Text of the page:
• Railroad Crossings
  • Railroad beds, asphalt stabilized
  • Rapid construction techniques
  • Rapid prototyping
  • Reasoning under uncertainty
  • Reinforced concrete slab-column interaction
  • Remote Sensing
  • Remote sensing instrumentation
  • Remote sensing technology for structures
  • Renewable energy
  • Requirements engineering
  • Retrofit of Structures
  • Reuse of coal combustion byproducts
  • Roadway Intersection Design/Analysis
  • Robotics
  • Rock mechanics
  • Rotating machinery dynamics
  • Roundabouts
  • Scale modeling
  • Scientific computing
  • Scour at bridge sites
  • Sedimentation
  • Seepage and underground flow
  • Seismic Analysis and Retrofit of Structures
  • Semiconductor manufacturing
  • Sensors
  • Separation and membranes
  • Sheet metal forming, models of
  • Signal processing
  • Silo/grain interaction
  • Slope stability analysis
  • Smart Health Systems
  • Smart Materials
  • Smart Structures
  • Smart composite structures
  • Smart grid
  • Software engineering
  • Software maintenance
  • Software testing
  • Software verification and validation
  • Soil characteristics and engineering properties
  • Soil dynamics
  • Solar cells
  • Solar energy
  • Stakeholder engagement
  • Steel structures
  • Stereolithography
  • Stochastic modeling
  • Stochastic models
  • Stormwater modeling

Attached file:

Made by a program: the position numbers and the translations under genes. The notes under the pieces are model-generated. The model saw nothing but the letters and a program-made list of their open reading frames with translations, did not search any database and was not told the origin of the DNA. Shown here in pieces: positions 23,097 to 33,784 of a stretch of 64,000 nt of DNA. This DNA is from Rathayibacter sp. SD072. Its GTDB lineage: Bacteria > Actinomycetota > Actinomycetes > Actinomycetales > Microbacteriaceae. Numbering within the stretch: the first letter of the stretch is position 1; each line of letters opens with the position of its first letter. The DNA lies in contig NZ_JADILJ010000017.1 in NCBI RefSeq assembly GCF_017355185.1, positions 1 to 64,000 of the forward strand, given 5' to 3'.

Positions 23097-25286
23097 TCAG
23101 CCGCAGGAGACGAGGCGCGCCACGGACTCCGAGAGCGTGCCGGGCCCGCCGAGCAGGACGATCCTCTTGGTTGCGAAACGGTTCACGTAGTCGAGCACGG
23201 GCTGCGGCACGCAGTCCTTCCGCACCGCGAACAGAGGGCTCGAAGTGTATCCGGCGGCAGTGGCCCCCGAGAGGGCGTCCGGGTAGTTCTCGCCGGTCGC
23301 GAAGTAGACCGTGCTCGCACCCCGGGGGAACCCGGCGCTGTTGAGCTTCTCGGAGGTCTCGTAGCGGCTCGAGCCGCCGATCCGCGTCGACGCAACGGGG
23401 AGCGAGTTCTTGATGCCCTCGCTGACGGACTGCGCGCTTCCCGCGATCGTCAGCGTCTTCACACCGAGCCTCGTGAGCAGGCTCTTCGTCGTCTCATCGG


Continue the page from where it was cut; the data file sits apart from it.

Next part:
• Stream restoration
  • Stream restoration design
  • Structural Health Monitoring
  • Structural analysis, modeling, and design
  • Structural hazard mitigation
  • Structural laboratory and field testing
  • Structural preservation
  • Structural stability
  • Structural vibration
  • Structured Public Involvement Infrastructure Design
  • Stud-brick wall interaction
  • Supercomputing
  • Surface mine reclamation
  • Surface plasmon resonance
  • Sustainable design
  • Sustainable manufacturing
  • Sustainable production systems
  • Synthesis gas conversion
  • Synthetic fuels
  • Systems analysis
  • Tensioned gossamer membrane structures
  • Theoretical computer science
  • Thermal characteristics of materials
  • Thermal control, advanced
  • Thermal effect on Structures
  • Thermomechanical processing of aluminum
  • Thin films/electronics
  • Tissue engineering
  • Toxic substance removal, membranes for
  • Toxic trace metals from coal combustion
  • Traffic control systems, enhanced
  • Traffic operations/safety/design
  • Transportation Planning Models
  • Transportation linkages, survivability
  • Transportation planning and network analysis
  • Transportation policy and finance
  • Transportation security
  • Treatment of waste materials
  • Tribology
  • Turbomachinery
  • Turbulence modeling
  • Ultrasonics
  • Unmanned aerial systems
  • Unsteady aerodynamics
  • Value engineering
  • Vapor intrusion
  • Vehicular technology
  • Vessel Impact on Bridges
  • Visualization
  • Waste recycling
  • Waste treatment
  • Waste, bioprocessing
  • Waste, destruction of hazardous
  • Water distribution system modeling
  • Water distribution system security
  • Water quality
  • Water quality evaluation in karst areas
  • Water quality modeling
  • Water resource systems analysis
  • Water, quality